The Melbourne Cup has always been known as “The Race that Stops the Nation”, but I wanted to investigate the numbers and see if this is still the case. By now you would have read the headlines that the Melbourne Cup coverage audience was around 500,000 Metro TV viewers down on 2018, but let’s dive a little deeper and see what is driving this.
Let’s look at the 2019 Melbourne Cup audience - Network Ten coverage of the Race itself averaged 1.44 million national metro TV viewers – which is 25% down on the 2018 (Network Seven) coverage. The decrease is relatively consistent across all demographics and markets. The reach (watched at least 1 minute) decline is also down relative to audience. So I guess that gives the Network something to work with, for if the Reach was higher, that would suggest people tuned in but didn’t like the coverage, so the fact many didn’t sample the coverage at all is a problem in itself but something tangible the Network can address in the future, but why didn’t people tune in?
I think to understand what happened on Tuesday, we need to go back a few days and gain some insights about what happened on the Saturday prior, because the writing was on the wall for Ten on Saturday and here is why.
Derby Day 2018 reached (watched at least 1 minute) 1.3 million people across the whole day on Network Seven. Now on the same day in 2019 (last Saturday) “Horse Racing” also reached 1.3 million people, the only problem for Ten was that the reach was split by Ten’s coverage of Derby Day and also Seven’s coverage of the Sydney Races. So, as a brand “Horse Racing” was on par year on year, but given the fragmentation, Ten’s audience across Derby Day declined and as a result the Derby Day Race itself halved in audience year on year.
There were over 400,000 Metro TV viewers that tuned into the Seven coverage but did not watch a minute of the Ten coverage – Why? Perhaps after 18 years, people had just been used to going to Network Seven for Horse Racing? Or perhaps more marketing investment needed to go into Derby Day coverage alone? Regardless the numbers suggest that Seven’s presence on Derby Day had a big impact on Ten’s audience which had to have a flow on effect come Tuesday.
Now looking at attendance numbers for the Melbourne Cup and it tells a similar story. The attendance for the Melbourne Cup day was 81,408 – it’s lowest attendance for 24 years. Since breaking the record in 2003 with 122,736 attendance, the crowd has been around or over the 100k mark until it hit 90,536 in 2017, then 83,471 in 2018 and 81,408 this year.
Another interesting statistic is looking at the TAB Win/Place pool for the Race itself. The amount of money gambled through the TAB for a Win and/or Place bet was down 20% year on year. Would be interesting to see other betting companies results, but I would think given this trend, they would record a similar story.
Bringing all this together I think unfortunately it was the perfect storm for Network Ten. General FTA ratings on the decline, Horse Racing as brand is on the decline, Numerous streaming options for viewers, Network Seven competition on Derby Day and a lack of viewers switching - I think all and not a single one of these contributed to a significant decline in audience for Ten.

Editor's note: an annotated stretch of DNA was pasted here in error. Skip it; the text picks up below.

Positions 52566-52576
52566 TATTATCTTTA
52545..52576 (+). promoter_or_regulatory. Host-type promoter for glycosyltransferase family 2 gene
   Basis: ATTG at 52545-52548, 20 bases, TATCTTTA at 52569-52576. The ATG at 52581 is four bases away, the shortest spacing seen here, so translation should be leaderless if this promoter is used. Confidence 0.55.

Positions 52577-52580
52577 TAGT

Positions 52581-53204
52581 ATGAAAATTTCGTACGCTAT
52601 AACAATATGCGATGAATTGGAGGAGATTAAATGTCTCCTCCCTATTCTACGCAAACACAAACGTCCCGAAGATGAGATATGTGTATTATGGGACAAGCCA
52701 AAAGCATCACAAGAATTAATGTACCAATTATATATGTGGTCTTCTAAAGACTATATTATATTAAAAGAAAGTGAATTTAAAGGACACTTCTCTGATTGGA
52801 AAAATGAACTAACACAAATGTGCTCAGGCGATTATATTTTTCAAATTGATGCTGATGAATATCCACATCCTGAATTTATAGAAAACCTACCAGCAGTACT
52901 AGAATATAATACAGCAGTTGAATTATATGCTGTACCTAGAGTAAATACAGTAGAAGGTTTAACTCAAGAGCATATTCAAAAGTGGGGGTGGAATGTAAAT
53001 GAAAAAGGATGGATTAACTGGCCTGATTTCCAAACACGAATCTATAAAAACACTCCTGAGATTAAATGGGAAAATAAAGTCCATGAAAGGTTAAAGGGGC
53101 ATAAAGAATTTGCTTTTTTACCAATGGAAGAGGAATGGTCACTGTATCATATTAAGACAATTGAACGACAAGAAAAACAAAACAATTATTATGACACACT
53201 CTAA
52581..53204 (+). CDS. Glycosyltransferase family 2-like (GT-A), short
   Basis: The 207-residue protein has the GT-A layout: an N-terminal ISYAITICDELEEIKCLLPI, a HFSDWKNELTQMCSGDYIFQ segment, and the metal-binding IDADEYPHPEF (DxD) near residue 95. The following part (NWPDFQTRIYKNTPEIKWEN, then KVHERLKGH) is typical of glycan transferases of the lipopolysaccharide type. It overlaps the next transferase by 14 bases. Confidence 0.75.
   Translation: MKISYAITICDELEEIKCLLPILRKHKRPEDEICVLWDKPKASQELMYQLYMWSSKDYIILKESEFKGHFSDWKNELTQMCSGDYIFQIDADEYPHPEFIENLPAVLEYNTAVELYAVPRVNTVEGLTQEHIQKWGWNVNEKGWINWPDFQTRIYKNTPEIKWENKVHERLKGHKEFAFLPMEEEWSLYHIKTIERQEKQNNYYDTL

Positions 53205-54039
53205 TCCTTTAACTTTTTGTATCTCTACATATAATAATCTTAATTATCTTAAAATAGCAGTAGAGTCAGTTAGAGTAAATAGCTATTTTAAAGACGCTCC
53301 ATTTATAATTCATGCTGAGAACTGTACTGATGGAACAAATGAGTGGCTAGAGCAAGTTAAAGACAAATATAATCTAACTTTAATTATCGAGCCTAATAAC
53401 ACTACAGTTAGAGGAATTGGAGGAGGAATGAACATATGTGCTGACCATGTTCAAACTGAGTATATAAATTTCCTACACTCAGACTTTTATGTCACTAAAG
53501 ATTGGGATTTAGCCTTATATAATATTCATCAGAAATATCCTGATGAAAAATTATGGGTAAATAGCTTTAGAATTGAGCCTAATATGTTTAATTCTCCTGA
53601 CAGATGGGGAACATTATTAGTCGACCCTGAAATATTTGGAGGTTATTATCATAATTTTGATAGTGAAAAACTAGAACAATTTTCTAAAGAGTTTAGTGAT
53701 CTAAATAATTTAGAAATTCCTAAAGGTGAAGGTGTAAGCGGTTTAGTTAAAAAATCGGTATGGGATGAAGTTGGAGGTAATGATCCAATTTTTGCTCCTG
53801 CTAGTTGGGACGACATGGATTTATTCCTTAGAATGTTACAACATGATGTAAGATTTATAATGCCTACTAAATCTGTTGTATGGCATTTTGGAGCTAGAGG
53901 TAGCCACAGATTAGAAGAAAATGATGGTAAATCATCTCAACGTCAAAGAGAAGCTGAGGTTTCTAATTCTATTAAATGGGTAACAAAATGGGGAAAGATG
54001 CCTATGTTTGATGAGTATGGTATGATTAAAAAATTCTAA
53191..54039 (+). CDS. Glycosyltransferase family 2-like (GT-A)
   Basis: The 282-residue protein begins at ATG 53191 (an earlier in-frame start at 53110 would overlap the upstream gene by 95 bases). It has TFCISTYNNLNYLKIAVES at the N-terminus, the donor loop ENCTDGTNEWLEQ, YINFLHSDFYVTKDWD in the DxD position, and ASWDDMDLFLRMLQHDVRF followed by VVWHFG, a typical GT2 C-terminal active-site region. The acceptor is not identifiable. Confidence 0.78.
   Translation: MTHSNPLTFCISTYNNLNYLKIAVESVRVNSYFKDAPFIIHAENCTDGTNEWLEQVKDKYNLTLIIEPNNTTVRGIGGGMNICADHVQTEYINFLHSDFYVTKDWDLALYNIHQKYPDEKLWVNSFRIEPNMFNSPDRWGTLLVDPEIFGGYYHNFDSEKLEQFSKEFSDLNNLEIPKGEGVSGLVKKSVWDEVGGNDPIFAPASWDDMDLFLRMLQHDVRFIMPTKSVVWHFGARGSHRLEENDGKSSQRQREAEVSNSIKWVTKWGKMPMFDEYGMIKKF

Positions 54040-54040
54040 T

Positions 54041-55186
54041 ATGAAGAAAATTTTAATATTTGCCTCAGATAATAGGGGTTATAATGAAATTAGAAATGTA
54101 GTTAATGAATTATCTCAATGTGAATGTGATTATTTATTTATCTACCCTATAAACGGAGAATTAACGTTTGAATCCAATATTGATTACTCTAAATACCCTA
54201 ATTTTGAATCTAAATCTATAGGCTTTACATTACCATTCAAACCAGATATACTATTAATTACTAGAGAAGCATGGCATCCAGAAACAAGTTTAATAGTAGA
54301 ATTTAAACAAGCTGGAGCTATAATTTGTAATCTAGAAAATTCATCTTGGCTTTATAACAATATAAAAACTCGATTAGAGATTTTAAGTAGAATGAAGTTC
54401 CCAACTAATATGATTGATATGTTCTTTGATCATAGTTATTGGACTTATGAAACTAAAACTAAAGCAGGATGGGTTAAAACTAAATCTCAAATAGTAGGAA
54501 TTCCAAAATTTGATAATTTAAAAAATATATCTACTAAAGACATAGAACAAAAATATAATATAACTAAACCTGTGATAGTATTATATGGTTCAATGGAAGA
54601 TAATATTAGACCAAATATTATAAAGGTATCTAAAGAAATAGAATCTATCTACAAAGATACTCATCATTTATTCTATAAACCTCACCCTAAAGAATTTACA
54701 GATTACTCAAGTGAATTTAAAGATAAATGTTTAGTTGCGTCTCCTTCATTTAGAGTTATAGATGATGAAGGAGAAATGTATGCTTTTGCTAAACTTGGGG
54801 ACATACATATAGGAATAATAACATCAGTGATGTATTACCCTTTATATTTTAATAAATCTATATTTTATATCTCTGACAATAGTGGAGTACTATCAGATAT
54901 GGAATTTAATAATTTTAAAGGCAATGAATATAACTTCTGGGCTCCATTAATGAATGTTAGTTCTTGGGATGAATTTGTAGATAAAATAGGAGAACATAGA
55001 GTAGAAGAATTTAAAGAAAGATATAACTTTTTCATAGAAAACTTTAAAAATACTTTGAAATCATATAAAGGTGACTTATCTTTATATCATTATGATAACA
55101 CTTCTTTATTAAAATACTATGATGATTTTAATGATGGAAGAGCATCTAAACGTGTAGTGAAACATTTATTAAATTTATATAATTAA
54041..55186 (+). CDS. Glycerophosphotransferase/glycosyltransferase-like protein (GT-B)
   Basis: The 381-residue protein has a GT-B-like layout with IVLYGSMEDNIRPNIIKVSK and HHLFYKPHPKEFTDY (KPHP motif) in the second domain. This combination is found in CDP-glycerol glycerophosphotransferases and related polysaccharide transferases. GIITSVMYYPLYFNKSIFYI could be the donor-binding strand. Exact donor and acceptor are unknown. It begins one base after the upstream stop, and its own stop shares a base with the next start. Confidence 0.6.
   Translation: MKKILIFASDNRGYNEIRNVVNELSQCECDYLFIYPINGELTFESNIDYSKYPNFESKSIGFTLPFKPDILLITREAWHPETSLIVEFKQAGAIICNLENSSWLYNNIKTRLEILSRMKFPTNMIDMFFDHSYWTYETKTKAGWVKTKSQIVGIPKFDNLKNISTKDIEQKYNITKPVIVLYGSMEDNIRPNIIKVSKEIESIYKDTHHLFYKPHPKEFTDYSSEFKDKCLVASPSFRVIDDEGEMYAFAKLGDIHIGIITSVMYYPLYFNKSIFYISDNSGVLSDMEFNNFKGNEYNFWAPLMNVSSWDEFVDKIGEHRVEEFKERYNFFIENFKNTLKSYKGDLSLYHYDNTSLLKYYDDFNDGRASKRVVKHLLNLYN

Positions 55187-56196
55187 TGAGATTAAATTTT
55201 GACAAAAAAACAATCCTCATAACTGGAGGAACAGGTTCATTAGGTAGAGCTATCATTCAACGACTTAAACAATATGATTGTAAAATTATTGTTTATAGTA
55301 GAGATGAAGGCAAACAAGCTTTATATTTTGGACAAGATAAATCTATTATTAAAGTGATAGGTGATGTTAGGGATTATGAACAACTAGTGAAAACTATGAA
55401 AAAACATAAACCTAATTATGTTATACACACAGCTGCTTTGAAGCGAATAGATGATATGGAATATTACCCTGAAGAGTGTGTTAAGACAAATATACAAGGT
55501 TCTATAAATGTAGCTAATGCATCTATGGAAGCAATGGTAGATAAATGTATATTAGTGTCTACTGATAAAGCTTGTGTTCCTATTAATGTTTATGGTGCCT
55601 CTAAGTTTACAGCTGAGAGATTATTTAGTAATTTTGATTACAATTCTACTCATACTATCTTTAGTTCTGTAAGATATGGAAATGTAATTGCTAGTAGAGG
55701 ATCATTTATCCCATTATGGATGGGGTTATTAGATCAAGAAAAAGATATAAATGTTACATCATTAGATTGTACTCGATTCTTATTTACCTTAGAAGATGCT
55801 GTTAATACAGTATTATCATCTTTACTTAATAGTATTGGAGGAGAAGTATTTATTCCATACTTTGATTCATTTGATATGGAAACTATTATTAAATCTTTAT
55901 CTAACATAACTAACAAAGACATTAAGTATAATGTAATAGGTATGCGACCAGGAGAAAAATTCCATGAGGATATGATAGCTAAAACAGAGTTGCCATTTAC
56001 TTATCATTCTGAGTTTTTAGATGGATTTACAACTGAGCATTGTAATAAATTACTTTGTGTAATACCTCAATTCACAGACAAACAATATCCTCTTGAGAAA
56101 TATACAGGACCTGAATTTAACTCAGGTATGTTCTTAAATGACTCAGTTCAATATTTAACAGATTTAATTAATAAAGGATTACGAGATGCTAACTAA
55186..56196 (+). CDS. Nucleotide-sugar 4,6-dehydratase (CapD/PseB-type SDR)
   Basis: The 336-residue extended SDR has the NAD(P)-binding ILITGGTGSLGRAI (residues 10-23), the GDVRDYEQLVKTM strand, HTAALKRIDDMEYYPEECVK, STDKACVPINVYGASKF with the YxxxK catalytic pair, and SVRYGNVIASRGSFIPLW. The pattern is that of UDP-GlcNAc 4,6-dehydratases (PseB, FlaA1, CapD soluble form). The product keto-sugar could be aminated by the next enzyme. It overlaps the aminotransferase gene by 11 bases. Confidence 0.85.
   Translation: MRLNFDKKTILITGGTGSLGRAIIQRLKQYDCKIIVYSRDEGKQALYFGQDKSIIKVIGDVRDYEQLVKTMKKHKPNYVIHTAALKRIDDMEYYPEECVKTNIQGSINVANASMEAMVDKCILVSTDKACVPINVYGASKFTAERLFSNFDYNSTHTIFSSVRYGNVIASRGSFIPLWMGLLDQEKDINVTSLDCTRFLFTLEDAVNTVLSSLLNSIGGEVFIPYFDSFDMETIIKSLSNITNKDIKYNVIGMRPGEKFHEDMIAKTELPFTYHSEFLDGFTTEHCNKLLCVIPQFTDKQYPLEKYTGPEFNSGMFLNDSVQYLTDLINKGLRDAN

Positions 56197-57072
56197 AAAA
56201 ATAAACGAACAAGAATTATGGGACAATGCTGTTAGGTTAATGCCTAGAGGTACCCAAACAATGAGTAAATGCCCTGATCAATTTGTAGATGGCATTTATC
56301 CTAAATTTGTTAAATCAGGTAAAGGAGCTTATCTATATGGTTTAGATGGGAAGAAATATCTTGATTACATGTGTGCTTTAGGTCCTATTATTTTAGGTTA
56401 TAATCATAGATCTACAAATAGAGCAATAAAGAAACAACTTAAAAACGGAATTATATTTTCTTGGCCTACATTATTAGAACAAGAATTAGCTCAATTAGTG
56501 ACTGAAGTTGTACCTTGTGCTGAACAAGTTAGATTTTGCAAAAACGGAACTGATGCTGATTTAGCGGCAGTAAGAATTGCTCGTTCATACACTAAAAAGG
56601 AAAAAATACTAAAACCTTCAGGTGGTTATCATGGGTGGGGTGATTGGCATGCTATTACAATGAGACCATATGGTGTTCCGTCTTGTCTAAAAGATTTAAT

Which leads to the elephant in the room question: Would the Melbourne Cup audience have recorded the same drop if it was still on Network Seven – obviously hard to answer definitively as a that would require a crystal ball or more precisely Doctor Strange’s Time Stone (one for the Marvel fans out there), but I believe that with only a couple of the above factors in play, Seven would have shown a small decrease in audience, but not as significant as Ten’s drop and again I bring it back to Derby Day – The numbers tell us that Seven would have recorded a similar (maybe slightly smaller) year on year audience on Derby Day and with a clear lead in into the Melbourne Cup I could only envisage a small year on year drop – more in line with the attendances decline than anything else.
So to answer the opening question around does it still stop a nation, I feel the answer is a “Let’s wait and see”, we cannot assume that given the decline this year that it will continue in years to come, but certainly if it does record a decline next year then it is real bad sign for the Cup and the Horse Racing industry as a whole. But I do believe that we need to give Ten some time and perhaps it can regain the gloss that comes with the Cup. As the old saying goes “You can lead a horse to the television, but you can’t make it watch” (I think that’s how it goes), in time Ten will find their groove and the viewers will return, the only issue for Ten is they only have 4 more years in the existing contract to get it right again.
Interestingly, the first week of Ten’s "The Amazing Race" reached more people than the Melbourne Cup, so should that be now known as the new “Race that Stops the Nation”? …….well stat’s for another time.
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